- The great barrier reef has experienced five mass bleaching events since 1998, as higher than average water temperatures force coral to expel the algae that provide them with nutrients and color.
- Since that time, only 2% of coral has escaped the effects of coral bleaching.
- As the climate crisis persists, marine heat waves are leading to more frequent, intense and widespread bleaching events.
The Great Barrier Reef is in trouble.
It has experienced five mass bleaching events since 1998, three of them in the last five years. Now, new research published in Current Biology Thursday finds that only two percent of the reef escaped some bleaching during that time.
"This is one of the most confronting results of my career," study lead author Terry Hughes, from the ARC Centre of Excellence for Coral Reef Studies at James Cook University, Tweeted.
Coral bleaching occurs when higher than average water temperatures force coral to expel the algae that provide them with nutrients and color, Phys.org explained. As the climate crisis persists, marine heat waves are leading to more frequent, intense and widespread bleaching events.
"Five bouts of mass bleaching since 1998 have turned the Great Barrier Reef into a checkerboard of reefs with very different recent histories, ranging from two percent of reefs that have escaped bleaching altogether, to 80 percent that have now bleached severely at least once since 2016," Hughes told Phys.org.
The researchers found that corals did have a better chance of adapting to higher temperatures if they survived a previous bleaching event, CNN explained. However, the time between bleaching events has decreased, giving corals less time to recover. Recent bleaching events occurred in 2016, 2017 and 2020, according to Phys.org.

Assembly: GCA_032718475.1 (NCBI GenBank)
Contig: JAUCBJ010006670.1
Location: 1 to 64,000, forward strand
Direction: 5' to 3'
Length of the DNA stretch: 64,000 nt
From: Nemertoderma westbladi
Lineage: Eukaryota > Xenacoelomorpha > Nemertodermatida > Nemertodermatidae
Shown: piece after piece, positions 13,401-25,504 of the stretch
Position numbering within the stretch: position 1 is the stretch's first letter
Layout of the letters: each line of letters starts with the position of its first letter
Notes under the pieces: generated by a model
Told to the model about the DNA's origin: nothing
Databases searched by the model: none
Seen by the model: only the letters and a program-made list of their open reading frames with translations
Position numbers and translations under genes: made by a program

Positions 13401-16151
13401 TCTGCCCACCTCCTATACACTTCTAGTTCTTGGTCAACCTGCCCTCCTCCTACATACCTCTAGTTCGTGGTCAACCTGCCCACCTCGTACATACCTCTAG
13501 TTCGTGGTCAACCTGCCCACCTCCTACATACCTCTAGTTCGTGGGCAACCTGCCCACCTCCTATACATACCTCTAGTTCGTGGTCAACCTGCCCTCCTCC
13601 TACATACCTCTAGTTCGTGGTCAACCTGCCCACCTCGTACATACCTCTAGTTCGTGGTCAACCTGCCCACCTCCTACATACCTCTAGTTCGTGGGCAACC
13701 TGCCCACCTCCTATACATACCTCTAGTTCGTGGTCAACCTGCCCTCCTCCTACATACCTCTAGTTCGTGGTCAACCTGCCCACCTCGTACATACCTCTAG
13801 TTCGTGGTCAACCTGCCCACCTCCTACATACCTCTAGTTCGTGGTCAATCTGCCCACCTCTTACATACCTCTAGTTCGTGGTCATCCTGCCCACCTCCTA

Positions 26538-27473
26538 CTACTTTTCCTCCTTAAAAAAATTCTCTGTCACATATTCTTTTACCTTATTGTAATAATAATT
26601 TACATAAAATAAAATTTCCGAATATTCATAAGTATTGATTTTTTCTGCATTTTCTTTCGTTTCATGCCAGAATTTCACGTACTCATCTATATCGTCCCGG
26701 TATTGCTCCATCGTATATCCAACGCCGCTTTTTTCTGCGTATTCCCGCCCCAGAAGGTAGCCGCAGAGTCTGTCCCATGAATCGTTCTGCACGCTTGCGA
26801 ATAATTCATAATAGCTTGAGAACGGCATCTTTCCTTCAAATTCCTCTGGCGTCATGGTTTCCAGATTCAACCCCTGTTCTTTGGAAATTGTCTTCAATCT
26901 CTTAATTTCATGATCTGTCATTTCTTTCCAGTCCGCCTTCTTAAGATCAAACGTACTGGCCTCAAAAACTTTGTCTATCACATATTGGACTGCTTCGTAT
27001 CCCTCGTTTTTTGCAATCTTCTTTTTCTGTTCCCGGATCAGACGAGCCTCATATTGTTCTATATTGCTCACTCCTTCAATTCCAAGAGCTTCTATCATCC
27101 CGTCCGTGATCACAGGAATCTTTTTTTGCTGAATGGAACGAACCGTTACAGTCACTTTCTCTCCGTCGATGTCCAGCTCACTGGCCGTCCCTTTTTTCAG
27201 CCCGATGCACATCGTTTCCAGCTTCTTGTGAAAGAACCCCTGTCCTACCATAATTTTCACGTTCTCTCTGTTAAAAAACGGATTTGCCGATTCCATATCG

Another paper also published in Current Biology Thursday shows another way in which these bleaching events have made the reef more vulnerable over time. The last three major bleaching events may have reduced the reefs' larvae supply by 26, 50 and 71 percent, in chronological order. This has made it harder for the reef to recover, but there are potential coral "refugia" in 13 percent of the reef, which have avoided temperature spikes. These refugia could spread larvae to 58 percent of the total reef, the study found.
Both studies come as the COP26 climate conference is taking place in Glasgow, and the authors warned that protecting the reef means sticking to the most ambitious Paris agreement goal of limiting warming to 1.5 degrees above pre-industrial levels.
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"We don't yet know how long those thermal refuges will exist. They won't last forever," University of Queensland Professor Peter Mumby, a co-author on the second study, told The Guardian. "There are still healthy reefs producing larvae, but if we see these patterns [of warming] continue you would expect it would affect rates of coral recovery. One of the biggest concerns is even if we can stick to the 1.5C target, we still have committed warming."
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The most recent analyses show that the promises world leaders have made so far at COP26 could put the world on track for 1.9 or 1.8 degrees Celsius of warming. But Hughes told The Guardian that likely won't be enough to save the Great Barrier Reef.
"So far 1.1C [of warming] has been sufficient to trigger five mass bleaching events," he said. "The higher the temperature goes, the more difficult it will be. I am confident [corals reefs] could handle another 0.3C of warming, but they will struggle at 1.9C and there's a lot of optimism in that 1.9C figure."